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After an

Sir Robert Calder falls in with the combined FleetsThey form

a Junction with the Ferrol Squadron, and get into CadizNelson is reappointed to the Command— Battle of Trafalgar

Victory, and Death of Nelson. At Portsmouth Nelson, at length, found news of the combined feet. Sir Robert Calder, who had been sent out to intercept their return, had fallen in with them on the 22d of July, sixty leagues west of Cape Finisterre. Their force consisted of twenty sail of the line, three fifty gun ships, five frigates, and two brigs : his, of fifteen line of battle ships, two frigates, a cutter, and a lugger. action of four hours he had captured an eighty-four and a seventy-four, and then thought it necessary to bring-to the squadron, for the purpose of securing their prizes. The hostile fleets remained in sight of each other till the 26th, when the enemy bore away. The capture of two ships from so superior a force would have been considered as no inconsiderable victory a few years earlier; but Nelson had introduced a new æra in our naval history; and the nation felt, respecting this action, as he had felt on a somewhat similar occasion. They regretted that Nelson, with his eleven ships, had not been in Sir Robert Calder's place; and their disappointment was generally and loudly expressed.

Frustrated as his own hopes had been, Nelson had yet the high satisfaction of knowing that his judgment had never been more conspicuously approved, and that he had rendered essential service to his country, by driving the enemy from those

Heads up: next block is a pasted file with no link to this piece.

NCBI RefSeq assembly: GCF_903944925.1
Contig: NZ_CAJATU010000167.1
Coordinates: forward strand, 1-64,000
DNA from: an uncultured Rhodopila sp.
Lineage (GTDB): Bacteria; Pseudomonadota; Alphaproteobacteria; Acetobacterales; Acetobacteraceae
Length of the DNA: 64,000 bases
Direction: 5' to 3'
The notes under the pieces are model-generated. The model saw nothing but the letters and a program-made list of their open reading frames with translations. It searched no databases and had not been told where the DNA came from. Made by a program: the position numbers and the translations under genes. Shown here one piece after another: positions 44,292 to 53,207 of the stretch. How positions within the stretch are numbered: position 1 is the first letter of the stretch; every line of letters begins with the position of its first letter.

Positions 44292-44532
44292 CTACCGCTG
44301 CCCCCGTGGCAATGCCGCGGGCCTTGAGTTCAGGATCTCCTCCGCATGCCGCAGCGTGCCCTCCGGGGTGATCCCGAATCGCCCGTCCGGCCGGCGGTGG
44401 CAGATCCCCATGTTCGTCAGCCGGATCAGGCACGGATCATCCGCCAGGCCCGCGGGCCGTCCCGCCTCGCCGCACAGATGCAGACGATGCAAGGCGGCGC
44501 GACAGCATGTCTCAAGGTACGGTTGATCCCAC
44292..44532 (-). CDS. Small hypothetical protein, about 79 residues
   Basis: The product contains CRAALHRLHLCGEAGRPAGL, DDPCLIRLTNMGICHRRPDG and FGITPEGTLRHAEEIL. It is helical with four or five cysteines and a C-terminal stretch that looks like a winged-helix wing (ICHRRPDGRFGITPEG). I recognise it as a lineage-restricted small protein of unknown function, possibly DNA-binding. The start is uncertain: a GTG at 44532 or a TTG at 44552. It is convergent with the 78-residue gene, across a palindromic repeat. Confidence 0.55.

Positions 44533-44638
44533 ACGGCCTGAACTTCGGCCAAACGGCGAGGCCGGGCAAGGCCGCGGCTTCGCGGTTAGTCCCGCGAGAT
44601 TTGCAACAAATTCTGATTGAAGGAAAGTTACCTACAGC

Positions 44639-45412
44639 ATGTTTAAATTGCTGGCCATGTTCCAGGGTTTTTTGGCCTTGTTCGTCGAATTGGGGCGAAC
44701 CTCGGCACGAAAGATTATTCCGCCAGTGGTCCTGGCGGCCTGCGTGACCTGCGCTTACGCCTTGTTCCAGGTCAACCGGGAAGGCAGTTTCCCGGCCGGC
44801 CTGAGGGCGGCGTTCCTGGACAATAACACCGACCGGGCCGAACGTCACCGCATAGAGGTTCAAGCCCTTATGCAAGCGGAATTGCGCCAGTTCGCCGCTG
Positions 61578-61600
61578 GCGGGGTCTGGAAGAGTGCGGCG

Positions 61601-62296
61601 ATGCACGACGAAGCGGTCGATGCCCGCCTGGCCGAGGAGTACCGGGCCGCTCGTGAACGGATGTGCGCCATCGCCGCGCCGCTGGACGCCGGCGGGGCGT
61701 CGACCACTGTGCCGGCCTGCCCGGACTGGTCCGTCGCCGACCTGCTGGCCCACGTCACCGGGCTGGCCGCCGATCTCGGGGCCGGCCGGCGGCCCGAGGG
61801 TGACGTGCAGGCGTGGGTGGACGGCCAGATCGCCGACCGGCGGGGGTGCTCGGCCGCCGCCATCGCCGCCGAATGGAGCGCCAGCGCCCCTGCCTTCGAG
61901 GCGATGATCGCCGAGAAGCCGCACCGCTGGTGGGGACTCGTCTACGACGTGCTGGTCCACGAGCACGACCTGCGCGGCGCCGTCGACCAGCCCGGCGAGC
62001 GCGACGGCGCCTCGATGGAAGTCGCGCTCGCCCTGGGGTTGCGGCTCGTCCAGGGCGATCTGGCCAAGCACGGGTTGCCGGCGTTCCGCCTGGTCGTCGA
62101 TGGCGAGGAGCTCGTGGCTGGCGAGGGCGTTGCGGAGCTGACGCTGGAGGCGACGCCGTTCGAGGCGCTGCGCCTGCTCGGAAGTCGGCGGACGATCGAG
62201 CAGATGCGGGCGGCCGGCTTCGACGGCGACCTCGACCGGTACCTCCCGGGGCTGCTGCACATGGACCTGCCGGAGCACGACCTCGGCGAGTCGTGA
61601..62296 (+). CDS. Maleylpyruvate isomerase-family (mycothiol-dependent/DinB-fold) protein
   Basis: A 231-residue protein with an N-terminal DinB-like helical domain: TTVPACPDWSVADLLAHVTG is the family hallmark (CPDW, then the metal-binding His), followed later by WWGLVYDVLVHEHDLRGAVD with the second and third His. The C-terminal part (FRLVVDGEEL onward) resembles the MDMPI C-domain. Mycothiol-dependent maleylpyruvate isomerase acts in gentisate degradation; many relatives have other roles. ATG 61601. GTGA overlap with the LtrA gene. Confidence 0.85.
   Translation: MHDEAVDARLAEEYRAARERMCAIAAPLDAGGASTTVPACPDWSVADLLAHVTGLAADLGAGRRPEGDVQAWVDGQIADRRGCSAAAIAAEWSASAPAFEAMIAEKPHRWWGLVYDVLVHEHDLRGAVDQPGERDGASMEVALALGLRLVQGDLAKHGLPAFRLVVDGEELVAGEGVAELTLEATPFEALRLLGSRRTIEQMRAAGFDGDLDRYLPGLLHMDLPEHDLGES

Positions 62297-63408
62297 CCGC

islands, where they expected there could be no force capable of opposing them. The West India merchants in London, as men whose interests were more immediately benefited, appointed a deputation to express their thanks for his great and judicious exertions. It was now his intention to rest awhile from his labours, and recruit himself, after all his fatigues and cares, in the society of those whom he loved. All his stores were brought up from the Victory; and he found in his house at Merton the enjoyment which he had anticipated. Many days had not elapsed before Captain Blackwood, on his

way to London with despatches, called on him at five in the morning. Nelson, who was already dressed, exclaimed, the moment he saw him: "I am sure you bring me news of the French and Spanish fleets ! I think I shall yet have to beat them !” They had refitted at Vigo, after the indecisive action with Sir Robert Calder; then proceeded to Ferrol, brought out the squadron from thence, and with it entered Cadiz in safety. “Depend on it, Blackwood," he repeatedly said, “ I shall yet give M. Villeneuve a drubbing.” But, when Blackwood had left him, he wanted resolution to declare his wishes to Lady Hamilton and his sisters, and endeavoured to drive


the thought.—He had done enough, he said, -· Let the man trudge it who has lost his budget!" His countenance belied his lips; and as he was pacing one of the walks in the garden, which he used to call the quarter-deck, Lady Hamilton came up to him, and told him she saw he was uneasy.

He smiled, and said : “ No, he was as happy as possible; he was surrounded by his family, his health was better since he had been on shore, and he

“ Nel

would not give sixpence to call the king his uncle.” She replied, that she did not believe him,—that she knew he was longing to get at the combined fleets,—that he considered them as his own property,—that he would be miserable if any man but himself did the business ; and that he ought to have them, as the price and reward of his two years' long watching, and his hard chase. son,” said she, “ however we may lament your absence, offer your services; they will be accepted, and you will gain a quiet heart by it: you will have a glorious victory, and then you may return here and be happy.” He looked at her with tears in his eyes :-“ Brave Emma! Good Emma!If there were more Emmas there would be more Nelsons.”